U.S.

With Abortion and the Border, Arizona Becomes a 2024 Political Hothouse

To see the battle lines over Arizona’s political future, head to a patch of dirt along the Carefree Highway on the edge of Phoenix, where the state’s big ambitions and bitter grievances are separated by a wire fence.

On one side, a silvery new microchip factory is sprouting from the desert, part of a $50 billion technology investment by the Biden administration expected to create tens of thousands of jobs and make Arizona a new tech powerhouse. New hires from across the country and abroad are snapping up just-built Spanish-tiled houses nearby, and schools are already adding semiconductor trainings.

But on the other side of the fence, roadside vendors are doing brisk business opposing President Biden. Each morning, they hoist Confederate flags and lay out tables of Trump hats and crude banners deriding Mr. Biden. “I don’t give him credit for anything,” said Mike Conley, 73, a transplant from California who sells ammunition from the bed of his pickup.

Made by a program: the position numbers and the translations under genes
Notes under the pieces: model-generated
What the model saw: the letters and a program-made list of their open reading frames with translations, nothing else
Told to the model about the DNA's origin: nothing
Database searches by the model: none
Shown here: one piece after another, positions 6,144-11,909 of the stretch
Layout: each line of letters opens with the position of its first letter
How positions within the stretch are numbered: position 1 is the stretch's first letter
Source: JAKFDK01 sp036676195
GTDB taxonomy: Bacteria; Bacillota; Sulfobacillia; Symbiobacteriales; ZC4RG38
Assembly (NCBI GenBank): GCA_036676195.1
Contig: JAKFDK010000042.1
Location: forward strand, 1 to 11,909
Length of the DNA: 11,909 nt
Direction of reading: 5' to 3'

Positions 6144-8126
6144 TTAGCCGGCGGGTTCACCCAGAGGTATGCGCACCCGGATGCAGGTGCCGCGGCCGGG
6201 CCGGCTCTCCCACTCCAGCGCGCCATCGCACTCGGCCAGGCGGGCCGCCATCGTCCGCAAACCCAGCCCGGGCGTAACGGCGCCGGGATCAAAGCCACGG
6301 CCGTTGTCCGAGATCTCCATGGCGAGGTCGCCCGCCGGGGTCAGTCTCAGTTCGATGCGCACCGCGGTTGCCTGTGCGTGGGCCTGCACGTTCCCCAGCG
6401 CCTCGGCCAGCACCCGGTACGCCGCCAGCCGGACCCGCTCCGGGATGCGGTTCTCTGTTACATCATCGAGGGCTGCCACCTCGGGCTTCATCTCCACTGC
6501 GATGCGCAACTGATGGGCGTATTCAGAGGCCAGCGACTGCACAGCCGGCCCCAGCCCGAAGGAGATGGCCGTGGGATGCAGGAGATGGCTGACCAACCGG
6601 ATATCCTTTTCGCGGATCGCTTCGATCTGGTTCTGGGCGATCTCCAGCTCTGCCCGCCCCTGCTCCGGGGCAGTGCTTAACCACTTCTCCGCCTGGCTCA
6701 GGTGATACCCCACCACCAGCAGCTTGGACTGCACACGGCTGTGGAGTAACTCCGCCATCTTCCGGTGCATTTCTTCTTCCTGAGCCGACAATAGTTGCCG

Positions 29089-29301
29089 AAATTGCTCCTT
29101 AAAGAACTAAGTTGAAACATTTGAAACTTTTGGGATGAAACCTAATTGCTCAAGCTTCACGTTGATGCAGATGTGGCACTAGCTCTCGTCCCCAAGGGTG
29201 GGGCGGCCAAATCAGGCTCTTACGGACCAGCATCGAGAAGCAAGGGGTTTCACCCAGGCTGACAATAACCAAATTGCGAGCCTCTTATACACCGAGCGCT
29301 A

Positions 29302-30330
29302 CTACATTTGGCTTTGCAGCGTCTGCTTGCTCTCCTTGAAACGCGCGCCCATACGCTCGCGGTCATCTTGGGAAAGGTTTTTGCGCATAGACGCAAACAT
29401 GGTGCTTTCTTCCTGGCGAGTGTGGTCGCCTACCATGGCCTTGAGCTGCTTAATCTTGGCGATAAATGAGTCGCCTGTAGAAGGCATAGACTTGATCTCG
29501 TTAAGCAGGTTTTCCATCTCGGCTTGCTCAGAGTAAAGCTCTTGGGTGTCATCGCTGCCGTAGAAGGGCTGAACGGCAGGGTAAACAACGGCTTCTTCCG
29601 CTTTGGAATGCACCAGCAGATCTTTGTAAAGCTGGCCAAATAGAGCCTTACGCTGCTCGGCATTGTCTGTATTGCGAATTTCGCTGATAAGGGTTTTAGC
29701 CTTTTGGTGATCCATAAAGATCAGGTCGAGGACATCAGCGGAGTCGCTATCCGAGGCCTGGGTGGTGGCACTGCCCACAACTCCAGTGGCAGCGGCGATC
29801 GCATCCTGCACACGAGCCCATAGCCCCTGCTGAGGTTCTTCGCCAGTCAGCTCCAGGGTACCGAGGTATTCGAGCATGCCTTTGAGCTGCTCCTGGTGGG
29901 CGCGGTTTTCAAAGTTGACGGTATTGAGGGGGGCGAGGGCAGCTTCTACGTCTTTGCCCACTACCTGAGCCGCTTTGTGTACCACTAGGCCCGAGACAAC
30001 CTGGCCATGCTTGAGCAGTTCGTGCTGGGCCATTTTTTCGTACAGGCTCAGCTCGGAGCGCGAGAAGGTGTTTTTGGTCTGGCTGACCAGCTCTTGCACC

Arizona feels like a place where nearly all of 2024’s pivotal political clashes are converging. It is a border state bristling with active fault lines on abortion, inflation, immigration and election conspiracies, where vast demographic changes have shifted Arizona from reliably Republican and seldom contested in national politics to a desert hothouse. Everything is up for grabs.

“The word chaos certainly comes to mind right now — on all fronts,” said former Gov. Fife Symington, a Republican who served in the 1990s. “The in-migration, the unparalleled growth has changed so many dynamics. It’s a totally transformed state.”

At the State Capitol, anti-abortion conservatives and abortion-rights supporters have spent weeks locked in a raw struggle over scrapping an 1864 abortion ban that was upheld and revived by the state’s Supreme Court.

Back to top button